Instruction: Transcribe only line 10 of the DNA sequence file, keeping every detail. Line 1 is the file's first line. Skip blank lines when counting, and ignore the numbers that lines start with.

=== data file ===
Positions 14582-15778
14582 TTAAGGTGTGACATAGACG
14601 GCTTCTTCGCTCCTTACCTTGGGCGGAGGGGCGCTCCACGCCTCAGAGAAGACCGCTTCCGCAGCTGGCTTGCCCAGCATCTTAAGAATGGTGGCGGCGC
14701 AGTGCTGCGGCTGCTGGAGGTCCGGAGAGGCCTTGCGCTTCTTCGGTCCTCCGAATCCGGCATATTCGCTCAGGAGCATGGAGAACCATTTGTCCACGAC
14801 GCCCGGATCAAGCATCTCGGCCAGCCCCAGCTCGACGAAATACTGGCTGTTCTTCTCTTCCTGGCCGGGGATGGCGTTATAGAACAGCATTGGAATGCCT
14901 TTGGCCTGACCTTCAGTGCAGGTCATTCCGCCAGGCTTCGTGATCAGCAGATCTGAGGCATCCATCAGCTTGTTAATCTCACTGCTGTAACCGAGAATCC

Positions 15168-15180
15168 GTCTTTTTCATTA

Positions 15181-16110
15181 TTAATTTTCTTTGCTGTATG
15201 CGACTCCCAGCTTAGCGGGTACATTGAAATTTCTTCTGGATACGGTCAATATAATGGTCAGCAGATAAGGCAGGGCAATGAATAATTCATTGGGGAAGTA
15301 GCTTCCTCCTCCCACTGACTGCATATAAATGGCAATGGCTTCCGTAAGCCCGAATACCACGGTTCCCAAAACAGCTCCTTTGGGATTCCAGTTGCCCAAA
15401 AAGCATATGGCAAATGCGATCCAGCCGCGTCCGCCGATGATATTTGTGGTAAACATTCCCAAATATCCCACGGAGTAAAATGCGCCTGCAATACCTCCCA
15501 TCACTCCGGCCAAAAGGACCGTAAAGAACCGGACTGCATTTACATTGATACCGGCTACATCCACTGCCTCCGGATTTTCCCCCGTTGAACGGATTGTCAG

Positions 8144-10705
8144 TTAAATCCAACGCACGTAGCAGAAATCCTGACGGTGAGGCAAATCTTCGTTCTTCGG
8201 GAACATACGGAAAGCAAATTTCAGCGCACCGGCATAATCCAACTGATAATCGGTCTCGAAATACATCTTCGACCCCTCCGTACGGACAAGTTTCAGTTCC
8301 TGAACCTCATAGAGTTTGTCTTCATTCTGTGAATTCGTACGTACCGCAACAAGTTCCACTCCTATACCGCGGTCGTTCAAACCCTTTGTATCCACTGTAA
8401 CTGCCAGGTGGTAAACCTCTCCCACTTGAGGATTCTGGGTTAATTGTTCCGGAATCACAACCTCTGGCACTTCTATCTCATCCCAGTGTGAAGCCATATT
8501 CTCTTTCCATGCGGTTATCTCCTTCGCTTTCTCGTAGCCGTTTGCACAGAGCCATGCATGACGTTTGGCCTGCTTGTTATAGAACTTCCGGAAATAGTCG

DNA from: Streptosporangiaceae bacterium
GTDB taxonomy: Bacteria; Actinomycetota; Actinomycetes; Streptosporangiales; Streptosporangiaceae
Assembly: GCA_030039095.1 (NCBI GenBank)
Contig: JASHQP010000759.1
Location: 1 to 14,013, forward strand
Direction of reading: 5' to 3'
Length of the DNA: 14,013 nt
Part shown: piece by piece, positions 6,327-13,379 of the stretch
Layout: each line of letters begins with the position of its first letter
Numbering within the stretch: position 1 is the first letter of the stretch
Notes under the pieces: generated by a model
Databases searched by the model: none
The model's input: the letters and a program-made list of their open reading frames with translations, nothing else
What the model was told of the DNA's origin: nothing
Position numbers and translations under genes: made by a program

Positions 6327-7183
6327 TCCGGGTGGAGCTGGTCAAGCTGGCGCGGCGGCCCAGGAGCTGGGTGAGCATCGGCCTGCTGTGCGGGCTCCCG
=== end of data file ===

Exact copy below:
15181 TTAATTTTCTTTGCTGTATG